The fluidic medication in the medication vial which has become contaminated is now transferred into the variable fluid chamber. In particular, the medication vial and the prior art syringe are inverted. The tip of the syringe needle is positioned within the contaminated fluidic medication. The piston of the syringe is traversed away from the distal end of the syringe body. The increased pressure in the medication vial and the traversal of the piston transfers the contaminated fluidic medication into the variable fluid chamber.

Accordingly, the fluidic medication to be injected into the patient may become contaminated at two different stages. First, the fluidic medication may become contaminated when contaminated air is introduced into the medication vial. Second, the fluidic medication may become contaminated when the fluidic medication is transferred into the contaminated variable fluid chamber.

In view of the above discussion, the current practice of hospitals, doctors, nurses is to discard any remaining fluidic medication in the medication vial after a single does of fluidic medication has been withdrawn from the medication vial. The reason is that repeatedly introducing contaminated ambient air into the medication vial to pressurize the medication vial increases the number and types of viruses, bacteria and other unwanted contaminants into the fluidic medication. Unfortunately, the current practice wastes potentially expensive fluidic medication. For example, if the medication vial contained a sufficient amount of fluidic medication for four doses but the patient only required one dose, then the remaining three doses would be discarded due to contamination of the remaining fluidic medication when the first dose was withdrawn. This practice wastes the remaining three doses of fluidic medication. In expensive treatments, this practice may cost the hospital a substantial amount of money.

In sum, the current practice of injecting fluidic medication wastes fluidic medication. Also, in prior art syringes, the basic operation of the syringe creates an inherent risk of injecting the patient with contaminated fluidic medication.

BRIEF SUMMARY

The syringe and the method discussed herein addresses the deficiencies in the art discussed above, below and those that are known in the art.

The method may comprise the steps of providing a syringe with a sterilized variable fluid chamber with sterilized air contained therein. The syringe may be disposed within a hermetically sealed package with the syringe at a retracted position or the piston positioned away from the distal end of the syringe body. Once the syringe is transported to a user or medical professional, the user or medical professional may remove the syringe from the package. At this point, the ambient air is not mixed with the sterilized air in the sterilized variable fluid chamber or introduced into the sterilized variable fluid chamber. The user inserts a needle of the syringe into a fluidic medication container and transfers the sterilized air in the sterilized variable fluid chamber into the fluidic medication container thereby pressurizing the fluidic medication container. The piston did not have to be traversed rearwardly away from the distal end of the syringe body to introduce contaminated ambient air into the variable fluid chamber. Sterilized air to be injected into the medication vial was already in the variable fluid chamber. A distal tip of a needle of the syringe is then positioned within the fluidic medication of the fluidic medication container. The syringe is then traversed back toward the retracted position. Traversal of the syringe back toward the retracted position and the pressure within the fluidic medication container urges the fluidic medication in the fluidic medication container through the needle and into the sterilized variable fluid chamber. The needle of the syringe is removed from the fluidic medication container and is inserted into the body of the patient. The fluidic medication is then injected into the patient. Thereafter, the needle is removed from the patient and the syringe is discarded.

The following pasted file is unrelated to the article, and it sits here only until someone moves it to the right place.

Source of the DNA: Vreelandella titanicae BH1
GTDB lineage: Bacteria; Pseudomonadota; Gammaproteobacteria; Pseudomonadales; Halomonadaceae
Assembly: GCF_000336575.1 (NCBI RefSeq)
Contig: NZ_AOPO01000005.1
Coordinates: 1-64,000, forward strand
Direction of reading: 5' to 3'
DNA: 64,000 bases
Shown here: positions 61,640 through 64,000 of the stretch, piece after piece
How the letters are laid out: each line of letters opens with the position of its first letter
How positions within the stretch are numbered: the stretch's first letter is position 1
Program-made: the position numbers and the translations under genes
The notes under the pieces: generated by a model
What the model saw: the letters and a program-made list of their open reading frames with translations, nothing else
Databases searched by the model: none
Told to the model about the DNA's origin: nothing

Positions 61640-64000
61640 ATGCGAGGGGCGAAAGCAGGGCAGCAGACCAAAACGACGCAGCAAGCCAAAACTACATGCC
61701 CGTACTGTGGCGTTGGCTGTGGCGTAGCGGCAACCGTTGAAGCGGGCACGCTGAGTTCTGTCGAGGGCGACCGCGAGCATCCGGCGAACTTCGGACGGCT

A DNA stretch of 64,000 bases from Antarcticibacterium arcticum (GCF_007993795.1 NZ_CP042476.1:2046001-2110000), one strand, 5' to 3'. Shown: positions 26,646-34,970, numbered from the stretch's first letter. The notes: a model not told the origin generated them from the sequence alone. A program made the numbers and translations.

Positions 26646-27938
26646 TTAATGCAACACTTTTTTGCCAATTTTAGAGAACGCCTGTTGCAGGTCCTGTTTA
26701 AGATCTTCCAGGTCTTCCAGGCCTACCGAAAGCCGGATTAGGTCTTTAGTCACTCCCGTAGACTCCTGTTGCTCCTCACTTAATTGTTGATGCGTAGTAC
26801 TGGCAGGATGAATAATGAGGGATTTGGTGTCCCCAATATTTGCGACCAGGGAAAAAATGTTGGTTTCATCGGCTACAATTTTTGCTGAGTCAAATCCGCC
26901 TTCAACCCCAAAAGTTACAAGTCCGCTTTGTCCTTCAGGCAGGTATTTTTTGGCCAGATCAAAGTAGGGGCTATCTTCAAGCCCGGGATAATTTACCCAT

Accordingly, the fluidic medication extracted from the fluidic medication container has not been exposed to ambient air or surface exposed to ambient air throughout the entire process of injecting the patient with the fluidic medication, and thus, the fluidic medication injected into the patient is sterile. Also, the fluidic medication container may be repeatedly accessed to extract fluidic medication to deplete all of the fluidic medication in the fluidic medication container.